Punk star Patti Smith has recalled the heartbreaking final days of her friendship with her one-time lover Sam Shepard in an emotional tribute to the late actor and playwright.
The Oscar nominee passed away last Thursday (July 27) following complications from neurological disease amyotrophic lateral sclerosis (ALS), an illness he had secretly battled at his home in Kentucky.
The news of his death was made public on Monday (July31), and on Tuesday (August 1), editors at The New Yorker published an online essay written by Patti in memory of her longtime pal and collaborator.
Titled My Buddy, the article details the rocker’s lifelong friendship with Shepard, revealing he would often call her late at night, while on the road, to catch up and share thoughts about “writers and their books”.
They often met up when their paths crossed in various cities across the globe, and Shepard once promised to show Patti, the co-writer of his 1971 play Cowboy Mouth, the beauty of their American homeland.
“Sam promised me that one day he’d show me the landscape of the Southwest, for though well-travelled, I’d not seen much of our own country,” Patti writes. “But Sam was dealt a whole other hand, stricken with a debilitating affliction. He eventually stopped picking up and leaving.”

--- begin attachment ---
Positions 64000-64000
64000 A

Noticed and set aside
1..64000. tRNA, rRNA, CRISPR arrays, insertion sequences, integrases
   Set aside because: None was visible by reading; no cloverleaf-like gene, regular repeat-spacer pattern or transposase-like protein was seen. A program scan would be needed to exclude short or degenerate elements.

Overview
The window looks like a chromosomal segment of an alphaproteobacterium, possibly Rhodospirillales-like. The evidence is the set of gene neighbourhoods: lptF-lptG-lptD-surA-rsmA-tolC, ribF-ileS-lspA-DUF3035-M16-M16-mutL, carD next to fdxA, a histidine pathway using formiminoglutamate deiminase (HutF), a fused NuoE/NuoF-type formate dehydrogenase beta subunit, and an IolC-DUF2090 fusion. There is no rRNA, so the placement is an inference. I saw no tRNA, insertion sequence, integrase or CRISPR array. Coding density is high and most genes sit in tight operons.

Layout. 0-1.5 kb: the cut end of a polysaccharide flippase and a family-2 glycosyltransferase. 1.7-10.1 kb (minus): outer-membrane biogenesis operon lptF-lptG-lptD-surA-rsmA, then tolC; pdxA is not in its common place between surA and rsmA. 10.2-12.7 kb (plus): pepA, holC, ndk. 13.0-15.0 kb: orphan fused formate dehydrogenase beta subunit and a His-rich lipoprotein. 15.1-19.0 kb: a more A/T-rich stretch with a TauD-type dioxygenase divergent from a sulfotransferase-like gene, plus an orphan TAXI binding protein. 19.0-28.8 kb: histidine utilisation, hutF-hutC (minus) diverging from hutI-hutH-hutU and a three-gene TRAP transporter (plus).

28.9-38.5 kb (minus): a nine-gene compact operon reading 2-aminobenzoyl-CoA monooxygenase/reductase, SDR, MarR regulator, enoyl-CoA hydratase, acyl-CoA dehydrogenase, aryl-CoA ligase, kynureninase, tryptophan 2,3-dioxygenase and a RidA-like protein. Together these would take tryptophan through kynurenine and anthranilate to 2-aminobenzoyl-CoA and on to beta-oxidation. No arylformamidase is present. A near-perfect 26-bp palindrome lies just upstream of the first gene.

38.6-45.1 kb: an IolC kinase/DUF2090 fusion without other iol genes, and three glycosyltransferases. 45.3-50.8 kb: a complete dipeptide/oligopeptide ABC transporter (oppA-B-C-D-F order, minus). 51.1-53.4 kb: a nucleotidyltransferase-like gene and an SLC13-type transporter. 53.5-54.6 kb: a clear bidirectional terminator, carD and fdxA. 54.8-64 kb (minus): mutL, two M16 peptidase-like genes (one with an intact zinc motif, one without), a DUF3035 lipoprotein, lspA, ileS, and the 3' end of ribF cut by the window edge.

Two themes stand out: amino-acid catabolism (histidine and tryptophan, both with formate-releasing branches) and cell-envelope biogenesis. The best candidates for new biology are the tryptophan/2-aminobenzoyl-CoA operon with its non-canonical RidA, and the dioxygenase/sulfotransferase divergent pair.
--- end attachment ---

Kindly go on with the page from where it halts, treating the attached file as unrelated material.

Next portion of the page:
She began making frequent visits to his Kentucky home, where he continued to write despite his debilitating disease.
“From then on, I visited him, and we read and talked, but mostly we worked,” she shares. “Laboring over his last manuscript, he courageously summoned a reservoir of mental stamina, facing each challenge that fate apportioned him.”
Patti goes on to recall a sad apology Shepard had made to her as he neared the end of his life, as he realized he would no longer be able to honor their travel promise.
She continues, “Going over a passage describing the Western landscape, he suddenly looked up and said, ‘I’m sorry I can’t take you there.’ I just smiled, for somehow he had already done just that. Without a word, eyes closed, we tramped through the American desert that rolled out a carpet of many colors…”
She also touches on his passing, explaining she was in Europe when she heard the tragic news, but she was at peace with the way he had moved on.
“Sam walked to his bed and lay down and went to sleep, a stoic, noble sleep,” she explains. “A sleep that led to an unwitnessed moment, as love surrounded him and breathed the same air. The rain fell when he took his last breath, quietly, just as he would have wished. Sam was a private man. I know something of such men. You have to let them dictate how things go, even to the end.”